Weekly Urban News Update
April 28th, 2017
In This Update

The future of cities depends on everyone, but great responsibility rests on the shoulders of urban planners and designers, who are tasked with creating the infrastructure that cities need to become sustainable. Urban designer Peter Calthorpe is eager to meet this challenge, and has several innovative plans to combat climate change and eradicate both suburban and urban sprawl. In an interview with Fast Company, Calthorpe acknowledges the complexity of the challenge ahead- fighting climate change while building cities that will hold billions of people- but says that the real enemy is sprawl, and the antidote to it is creating dense, diverse, and walkable cities. In order to achieve this, Calthorpe's software and development company, Calthorpe Analytics, has developed UrbanFootprint, a tool that gives planners and developers a way to test out the impact of future development models. With this tool, and a seven-step plan developed specifically for cities in China, Calthorpe plans to create cities with close-knit, communicative growth that become natural enemies of climate change.

Read the full interview  here.
Applying business know-how to the priorities of the urban poor

Last Thursday, Dutch paint and coatings firm AkzoNovel launched the Human Cities Coalition (HCC), a coalition aimed at better involving the private sector in combating the threats facing the urban world, including bad sanitation, pollution, overcrowding and increased vulnerability to climate change. The coalition brings together 150 stakeholders and 20 partners in an effort to pave the way towards more sustainable and equitable cities. With a focus on collective innovation, this coalition is a prime example of how private-public cooperation can work to achieve the SDGs and the New Urban Agenda, and provides a great way for the private sector to become more connected to the public and use their resources to affect positive change. Because IHC Global through its members and its philosophy brings together civil society and private sector to advance greater equity and equality in cities through urban programs we are particularly delighted about the HCC's launch.  The HCC we hope will expand perspectives on the achievement of the SDGs and the New Urban Agenda  through a more business-oriented lens, which may bring new and innovative ideas on how to achieve sustainability by 2030.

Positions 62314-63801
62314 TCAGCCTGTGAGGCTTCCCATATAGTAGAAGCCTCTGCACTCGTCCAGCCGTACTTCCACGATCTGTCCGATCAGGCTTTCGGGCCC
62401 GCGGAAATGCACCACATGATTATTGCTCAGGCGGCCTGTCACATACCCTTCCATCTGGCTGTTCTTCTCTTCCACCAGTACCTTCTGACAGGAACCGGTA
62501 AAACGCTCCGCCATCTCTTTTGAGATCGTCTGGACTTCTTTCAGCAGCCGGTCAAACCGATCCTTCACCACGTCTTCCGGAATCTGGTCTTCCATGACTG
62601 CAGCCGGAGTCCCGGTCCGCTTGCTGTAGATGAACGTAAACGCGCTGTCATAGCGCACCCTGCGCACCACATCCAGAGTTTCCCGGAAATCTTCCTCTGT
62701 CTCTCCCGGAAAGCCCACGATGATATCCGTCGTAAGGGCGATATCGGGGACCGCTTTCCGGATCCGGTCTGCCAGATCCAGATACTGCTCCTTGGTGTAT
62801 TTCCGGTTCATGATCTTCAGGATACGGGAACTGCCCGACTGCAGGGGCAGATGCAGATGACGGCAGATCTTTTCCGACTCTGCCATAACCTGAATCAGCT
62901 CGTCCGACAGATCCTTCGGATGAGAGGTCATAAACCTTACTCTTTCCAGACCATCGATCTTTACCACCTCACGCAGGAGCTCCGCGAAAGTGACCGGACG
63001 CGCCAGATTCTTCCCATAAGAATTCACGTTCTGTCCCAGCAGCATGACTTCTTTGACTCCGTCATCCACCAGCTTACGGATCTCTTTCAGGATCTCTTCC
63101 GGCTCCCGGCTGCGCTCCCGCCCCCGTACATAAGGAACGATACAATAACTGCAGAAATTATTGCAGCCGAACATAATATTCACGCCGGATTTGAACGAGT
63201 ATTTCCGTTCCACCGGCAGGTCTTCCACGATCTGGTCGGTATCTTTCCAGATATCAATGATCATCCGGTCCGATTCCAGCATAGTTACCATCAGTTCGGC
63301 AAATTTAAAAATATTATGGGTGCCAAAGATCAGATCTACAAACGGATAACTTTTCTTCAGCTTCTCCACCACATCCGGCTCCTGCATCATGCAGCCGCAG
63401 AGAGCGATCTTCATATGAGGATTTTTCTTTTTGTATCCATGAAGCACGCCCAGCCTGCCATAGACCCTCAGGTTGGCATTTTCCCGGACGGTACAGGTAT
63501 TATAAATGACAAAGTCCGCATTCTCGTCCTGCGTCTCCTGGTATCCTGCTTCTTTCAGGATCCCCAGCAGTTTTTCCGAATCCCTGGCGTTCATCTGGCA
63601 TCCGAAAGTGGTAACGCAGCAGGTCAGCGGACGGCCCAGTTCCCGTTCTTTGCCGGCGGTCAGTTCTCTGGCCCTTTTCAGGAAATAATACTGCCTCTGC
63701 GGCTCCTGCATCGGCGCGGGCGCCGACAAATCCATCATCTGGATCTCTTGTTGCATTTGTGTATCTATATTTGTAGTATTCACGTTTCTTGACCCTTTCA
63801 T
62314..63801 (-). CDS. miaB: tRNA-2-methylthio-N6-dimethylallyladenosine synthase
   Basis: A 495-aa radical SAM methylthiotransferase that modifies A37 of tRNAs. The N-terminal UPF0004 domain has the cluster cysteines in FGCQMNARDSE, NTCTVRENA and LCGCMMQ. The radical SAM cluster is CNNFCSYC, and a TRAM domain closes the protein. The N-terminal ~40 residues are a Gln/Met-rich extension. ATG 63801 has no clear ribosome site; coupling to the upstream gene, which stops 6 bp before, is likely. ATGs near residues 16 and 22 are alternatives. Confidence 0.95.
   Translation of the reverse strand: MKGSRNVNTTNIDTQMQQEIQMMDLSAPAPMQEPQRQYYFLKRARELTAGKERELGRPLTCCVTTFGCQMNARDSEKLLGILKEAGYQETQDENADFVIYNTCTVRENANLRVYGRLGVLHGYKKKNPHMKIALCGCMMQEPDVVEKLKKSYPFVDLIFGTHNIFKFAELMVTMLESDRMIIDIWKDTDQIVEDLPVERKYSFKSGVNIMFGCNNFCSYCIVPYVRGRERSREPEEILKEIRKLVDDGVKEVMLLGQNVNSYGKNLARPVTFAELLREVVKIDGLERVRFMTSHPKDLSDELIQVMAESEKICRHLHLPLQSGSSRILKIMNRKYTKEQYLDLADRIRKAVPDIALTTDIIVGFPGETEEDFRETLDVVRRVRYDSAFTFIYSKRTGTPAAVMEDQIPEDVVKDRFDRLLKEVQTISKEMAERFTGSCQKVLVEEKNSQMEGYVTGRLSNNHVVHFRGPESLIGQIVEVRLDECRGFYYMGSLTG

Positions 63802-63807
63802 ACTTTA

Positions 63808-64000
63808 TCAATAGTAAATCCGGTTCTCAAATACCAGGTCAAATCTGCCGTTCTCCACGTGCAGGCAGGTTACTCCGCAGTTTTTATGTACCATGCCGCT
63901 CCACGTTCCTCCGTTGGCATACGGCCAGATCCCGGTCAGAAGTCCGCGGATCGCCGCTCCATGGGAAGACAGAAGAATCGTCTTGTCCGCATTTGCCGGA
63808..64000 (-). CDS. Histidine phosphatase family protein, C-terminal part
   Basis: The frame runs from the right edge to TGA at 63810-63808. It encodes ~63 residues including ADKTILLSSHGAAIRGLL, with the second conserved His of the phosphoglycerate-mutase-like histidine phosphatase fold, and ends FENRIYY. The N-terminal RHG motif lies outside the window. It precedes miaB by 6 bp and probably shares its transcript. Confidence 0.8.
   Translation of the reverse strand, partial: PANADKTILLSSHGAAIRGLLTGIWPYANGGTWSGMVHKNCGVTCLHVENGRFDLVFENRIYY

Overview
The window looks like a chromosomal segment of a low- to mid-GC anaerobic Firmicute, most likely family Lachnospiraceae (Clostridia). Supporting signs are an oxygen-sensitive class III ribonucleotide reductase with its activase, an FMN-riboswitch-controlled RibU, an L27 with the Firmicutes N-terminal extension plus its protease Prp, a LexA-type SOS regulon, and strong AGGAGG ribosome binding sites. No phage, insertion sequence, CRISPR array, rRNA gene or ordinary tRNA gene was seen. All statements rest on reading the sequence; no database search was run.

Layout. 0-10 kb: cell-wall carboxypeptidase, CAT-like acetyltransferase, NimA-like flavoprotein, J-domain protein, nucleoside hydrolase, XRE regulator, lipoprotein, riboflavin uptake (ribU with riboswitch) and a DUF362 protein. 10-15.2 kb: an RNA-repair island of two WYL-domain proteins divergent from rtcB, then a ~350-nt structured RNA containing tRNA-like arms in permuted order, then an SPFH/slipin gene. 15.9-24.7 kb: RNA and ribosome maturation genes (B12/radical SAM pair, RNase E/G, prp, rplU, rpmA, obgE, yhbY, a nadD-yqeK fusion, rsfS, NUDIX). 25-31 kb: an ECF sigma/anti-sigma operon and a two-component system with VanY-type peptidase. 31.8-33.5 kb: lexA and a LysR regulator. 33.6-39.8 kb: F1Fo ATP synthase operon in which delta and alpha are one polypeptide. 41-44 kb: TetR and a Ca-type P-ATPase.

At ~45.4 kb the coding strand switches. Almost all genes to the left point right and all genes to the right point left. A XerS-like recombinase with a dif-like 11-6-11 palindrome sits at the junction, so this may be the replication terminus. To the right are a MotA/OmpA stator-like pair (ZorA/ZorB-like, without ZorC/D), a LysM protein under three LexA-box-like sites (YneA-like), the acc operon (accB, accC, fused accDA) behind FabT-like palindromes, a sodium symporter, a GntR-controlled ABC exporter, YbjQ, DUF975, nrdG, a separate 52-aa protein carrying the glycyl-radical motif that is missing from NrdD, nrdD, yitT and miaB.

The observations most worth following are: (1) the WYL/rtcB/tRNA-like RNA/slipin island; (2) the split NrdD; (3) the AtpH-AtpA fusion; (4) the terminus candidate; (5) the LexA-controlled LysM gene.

Read the full article here.

The World Bank Spring Meetings concluded on Sunday after a week full of promising panels, events, and projects dedicated to sustainable global development. Devex highlighted the key takeaways from the conference: focusing on redefining development finance, putting emphasis on fragile states, tackling the global educational crisis, and hashing through the uncertainty surrounding capital increase. Though the conference was pro-funding and pro-international development at its center, many conference goers and speakers were tasked with accurately representing the urgent need of foreign aid while not addressing the large cuts in US foreign assistance which are being proposed. A less tentative and much more positive subject was the bright role of cities in the future of development. In the "Cities are Where the Future is Being Built" panel on Friday, where IHC Global was pleased to hear panelists herald the progressive, action-oriented and transformative nature of cities around the world, and the tools and resources they are equipped with to be leaders in sustainable and equitable development.

Read Devex's full coverage of the events here.

Join the Director of the American University Metropolitan Policy Center Derek Hyra and ONE DC Resource Organizer Dominic Moulden for a discussion on "Making the Just City", an innovative new project which brings together researchers and community organizers to investigate the link between health and where people live, and how affordable housing and social capital can reduce health disparities. This discussion will be a part of the DC Ideas Fest.